The economic mood is exceedingly glum all around the world. A median of just 27 percent think their national economy is doing well, according to a survey in 21 countries by the Pew Research Center’s Global Attitudes Project. Only in China (83%), Germany (73%), Brazil (65%) and Turkey (57%) do most people report that current national economic conditions are good.
The public mood about the economy has worsened since 2008 in eight of 15 countries for which there is comparable data, while it is essentially unchanged in four others. The Chinese are the lone exception. They have been positive about their economy for the past decade.
Less than a third of Americans (31%) say the U.S. economy is doing well. That figure is up 13 percentage points from 2011. (But it is down 19 points from 2007, the year before the financial crunch began.) A median of just 16% of Europeans surveyed think their economy is performing up to par. That includes just 2% of the Greeks and 6% of the Spanish and Italians. Among Europeans, only the Germans (73%) give their economy a thumbs up. And just 7% of Japanese believe their economy is doing well.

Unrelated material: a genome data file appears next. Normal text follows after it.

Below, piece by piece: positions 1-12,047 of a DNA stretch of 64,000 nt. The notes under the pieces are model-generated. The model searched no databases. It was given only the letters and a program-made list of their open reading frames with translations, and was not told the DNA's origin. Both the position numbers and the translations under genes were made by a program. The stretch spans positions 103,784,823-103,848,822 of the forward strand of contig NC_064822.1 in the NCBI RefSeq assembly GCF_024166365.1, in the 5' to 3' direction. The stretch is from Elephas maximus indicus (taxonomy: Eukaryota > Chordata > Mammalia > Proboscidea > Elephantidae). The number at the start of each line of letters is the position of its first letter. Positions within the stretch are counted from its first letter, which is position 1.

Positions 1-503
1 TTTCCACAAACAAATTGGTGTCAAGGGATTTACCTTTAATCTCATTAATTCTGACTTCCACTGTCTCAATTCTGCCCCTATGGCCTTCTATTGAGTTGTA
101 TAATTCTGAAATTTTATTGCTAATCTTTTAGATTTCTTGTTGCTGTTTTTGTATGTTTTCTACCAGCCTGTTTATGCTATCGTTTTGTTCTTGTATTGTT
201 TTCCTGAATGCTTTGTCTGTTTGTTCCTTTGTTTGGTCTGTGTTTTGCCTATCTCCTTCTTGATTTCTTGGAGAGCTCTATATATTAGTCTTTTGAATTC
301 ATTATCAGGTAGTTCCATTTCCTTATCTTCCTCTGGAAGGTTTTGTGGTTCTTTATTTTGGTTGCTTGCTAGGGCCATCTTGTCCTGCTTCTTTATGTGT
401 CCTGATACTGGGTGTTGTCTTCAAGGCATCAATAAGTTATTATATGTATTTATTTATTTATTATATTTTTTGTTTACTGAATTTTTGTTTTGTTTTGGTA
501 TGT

People are, however, generally far more positive about their personal economic condition than they are about their nation’s economic situation. A median of 52 percent in the 21 nations surveyed feel satisfied with their own circumstances. Americans are twice as likely to say their family finances are in good shape as they are to say that the national economic situation is good. There are larger differences in Britain and Japan, where those who rate their personal economic situation as good exceed the number who have positive views of the national economy by more than four-to-one. Only the Chinese are significantly more likely to say the national economy is doing better than their families’ finances.
And there is some optimism that things will improve in the next 12 months, especially in Brazil (84%), China (83%) and Tunisia (75%). Nevertheless, pessimism about young peoples’ ability to do better than their parents is rampant, particularly in Europe (a median of only 9% think it will be easy) and Japan (10%). Again, the lone exception is China, where 57% say it will be easy for their children to become wealthier or to get a better job.
Die gesamte Studie können Sie hier nachlesen.